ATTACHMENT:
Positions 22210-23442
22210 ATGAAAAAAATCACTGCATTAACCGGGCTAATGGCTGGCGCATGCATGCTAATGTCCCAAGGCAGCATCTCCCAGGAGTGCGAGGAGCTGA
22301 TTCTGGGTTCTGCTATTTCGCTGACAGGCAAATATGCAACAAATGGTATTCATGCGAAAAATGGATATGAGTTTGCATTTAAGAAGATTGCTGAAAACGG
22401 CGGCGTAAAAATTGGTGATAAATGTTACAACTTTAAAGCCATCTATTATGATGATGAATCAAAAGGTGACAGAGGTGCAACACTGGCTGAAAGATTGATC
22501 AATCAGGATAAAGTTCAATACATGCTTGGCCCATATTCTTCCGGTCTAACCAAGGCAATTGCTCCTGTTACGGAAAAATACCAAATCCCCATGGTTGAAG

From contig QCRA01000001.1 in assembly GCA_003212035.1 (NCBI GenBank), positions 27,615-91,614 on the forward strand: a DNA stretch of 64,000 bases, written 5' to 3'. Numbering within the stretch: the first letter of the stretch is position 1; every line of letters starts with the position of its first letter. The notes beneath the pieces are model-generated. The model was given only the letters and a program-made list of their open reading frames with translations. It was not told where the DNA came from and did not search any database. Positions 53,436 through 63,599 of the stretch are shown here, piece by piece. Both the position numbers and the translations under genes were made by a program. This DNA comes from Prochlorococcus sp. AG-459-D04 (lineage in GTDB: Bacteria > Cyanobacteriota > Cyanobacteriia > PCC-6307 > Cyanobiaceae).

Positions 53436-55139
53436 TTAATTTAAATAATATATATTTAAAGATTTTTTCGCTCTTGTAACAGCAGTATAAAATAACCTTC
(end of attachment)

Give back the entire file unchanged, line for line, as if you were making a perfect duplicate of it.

Positions 22210-23442
22210 ATGAAAAAAATCACTGCATTAACCGGGCTAATGGCTGGCGCATGCATGCTAATGTCCCAAGGCAGCATCTCCCAGGAGTGCGAGGAGCTGA
22301 TTCTGGGTTCTGCTATTTCGCTGACAGGCAAATATGCAACAAATGGTATTCATGCGAAAAATGGATATGAGTTTGCATTTAAGAAGATTGCTGAAAACGG
22401 CGGCGTAAAAATTGGTGATAAATGTTACAACTTTAAAGCCATCTATTATGATGATGAATCAAAAGGTGACAGAGGTGCAACACTGGCTGAAAGATTGATC
22501 AATCAGGATAAAGTTCAATACATGCTTGGCCCATATTCTTCCGGTCTAACCAAGGCAATTGCTCCTGTTACGGAAAAATACCAAATCCCCATGGTTGAAG

From contig QCRA01000001.1 in assembly GCA_003212035.1 (NCBI GenBank), positions 27,615-91,614 on the forward strand: a DNA stretch of 64,000 bases, written 5' to 3'. Numbering within the stretch: the first letter of the stretch is position 1; every line of letters starts with the position of its first letter. The notes beneath the pieces are model-generated. The model was given only the letters and a program-made list of their open reading frames with translations. It was not told where the DNA came from and did not search any database. Positions 53,436 through 63,599 of the stretch are shown here, piece by piece. Both the position numbers and the translations under genes were made by a program. This DNA comes from Prochlorococcus sp. AG-459-D04 (lineage in GTDB: Bacteria > Cyanobacteriota > Cyanobacteriia > PCC-6307 > Cyanobiaceae).

Positions 53436-55139
53436 TTAATTTAAATAATATATATTTAAAGATTTTTTCGCTCTTGTAACAGCAGTATAAAATAACCTTC